Climate change is the biggest threat to humanity, from the loss of human life, degradation, and extinction of biodiversity, the ecological and financial implications are well documented. Extreme weather events are on the rise, which imperils asset classes ranging from infrastructure to tourism that has come to form a bulwark for economic development and prosperity in several countries across the world. In other to guard against financial stability risks that are latent in extreme climate events, central banks must begin rethinking stress tests and take credible steps to lessen the exposure of economies to climate-induced shocks.
However, the COVID-19 has caused the issue of central banks to resurface due to large-scale asset purchases, which were undertaken by central banks to reduce the negative effects of COVID-19 on their economies. A majority of central banks engaged in some form of asset purchases, while central banks across developing market economies were limited to interest rate cuts and liquidity infusions. The issue of deficit-driven spending and the role of central banks in the financialization of the economy has re-emerged ever more strongly.
While COVID-19 was an inflection point in central banks’ asset purchase history, it nevertheless required a swift, comprehensive, and somewhat unprecedented response. In size and scale, it culminates over $17 trillion worth of corporate and public sector purchases, designed to provide buffers for the private sector and support private-sector wages and boost domestic demand and ensure inflation converges back towards its 2% target. While much of the fiscal- monetary debate has revolved around the role of central banks, it fails to outline the important role played by this nexus in economic growth, structural adjustments, and the attainment of the inflation target.
One can admit that central banks’ mandate explicitly excludes the pursuit of other goals other than price and monetary stability. However, central banks' mandate are wide-ranging, and the need to ensure financial stability is closely linked to their ability to redress the incipient climate shocks that are endemic of their economies. Extreme climate events hold grave implications for the agricultural, property, insurance, and household sector. The loss of biodiversity will cause agricultural prices to fall, food prices to rise and the unsustainable balance of cost-push inflation and low productivity will hamper transmission mechanisms from monetary policy. According to Frank Elderson, Member of the Executive Board of the ECB, climate change can directly impact inflation. This may occur when more frequent floods and droughts destroy crops and hamper agricultural output, thereby raising food prices. Mitigation policies can also affect consumer prices such as electricity and petrol directly or indirectly, for instance through higher production costs. These issues clearly lie at the heart of our mandate. Moreover, the effectiveness of monetary policy could be hampered by the impact of climate-related structural change, or by disruption to the financial system. For example, losses from disasters and stranded assets could impair credit creation.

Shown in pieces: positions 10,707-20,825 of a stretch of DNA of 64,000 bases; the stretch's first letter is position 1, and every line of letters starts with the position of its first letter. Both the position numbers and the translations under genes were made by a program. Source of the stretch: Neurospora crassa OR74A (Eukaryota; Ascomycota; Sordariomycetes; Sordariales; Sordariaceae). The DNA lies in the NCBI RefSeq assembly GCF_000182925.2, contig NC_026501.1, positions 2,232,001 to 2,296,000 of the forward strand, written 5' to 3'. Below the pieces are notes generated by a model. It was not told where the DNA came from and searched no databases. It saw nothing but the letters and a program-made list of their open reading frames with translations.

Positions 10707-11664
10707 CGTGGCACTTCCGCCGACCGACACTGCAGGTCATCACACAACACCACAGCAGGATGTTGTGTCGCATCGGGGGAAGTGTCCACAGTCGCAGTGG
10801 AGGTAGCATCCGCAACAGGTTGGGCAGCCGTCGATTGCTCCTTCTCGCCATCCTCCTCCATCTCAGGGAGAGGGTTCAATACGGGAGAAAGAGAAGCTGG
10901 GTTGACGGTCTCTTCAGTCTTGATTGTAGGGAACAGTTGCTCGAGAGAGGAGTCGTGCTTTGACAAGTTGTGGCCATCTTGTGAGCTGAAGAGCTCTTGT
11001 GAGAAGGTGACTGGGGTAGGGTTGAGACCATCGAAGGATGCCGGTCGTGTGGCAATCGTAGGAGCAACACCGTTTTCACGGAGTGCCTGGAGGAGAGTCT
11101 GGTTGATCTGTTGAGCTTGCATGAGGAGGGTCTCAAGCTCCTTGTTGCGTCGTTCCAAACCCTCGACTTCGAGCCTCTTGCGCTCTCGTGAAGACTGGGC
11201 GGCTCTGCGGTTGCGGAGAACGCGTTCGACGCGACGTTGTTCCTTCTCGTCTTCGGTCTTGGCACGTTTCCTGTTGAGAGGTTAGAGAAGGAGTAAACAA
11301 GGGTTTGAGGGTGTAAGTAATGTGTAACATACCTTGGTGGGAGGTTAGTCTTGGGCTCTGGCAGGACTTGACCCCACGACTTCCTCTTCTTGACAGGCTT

If the real economy is prone to shocks, central banks must pre-empt rather than react to shocks across their economies. For advanced economies, their financial systems are, only somewhat, prepared to redress the risks posed by extreme climate events when they occur. The ability to Marshal capital into higher productivity sectors will reduce the long-term labor market and financial scarring from extreme climate events. There is a direct link between employment and wage growth as these variables have significant effects on the real economy and consumer purchasing decisions.
Given the risks posed by climate change to financial systems, central banks must design monetary policy in a manner that prioritizes the transition to renewable energy. If one looks at central bank mandates closely, it is evident that they are not constrained by their mandate. Rather than exclude the implications of extreme climate events from financial stability, it is imperative that central banks’ embrace their new role as bulwarks for both prices, financial and economic stability.
In the last decade, inflation across advanced economies have slowed and the periodic crisis has been amplified by risks from zoonotic diseases and climate shocks that have loomed large across North America and Europe. It is, therefore, necessary and salient for central banks to utilize their primary tools of interest rates and liquidity infusion and/or repo market operations to support the energy transition.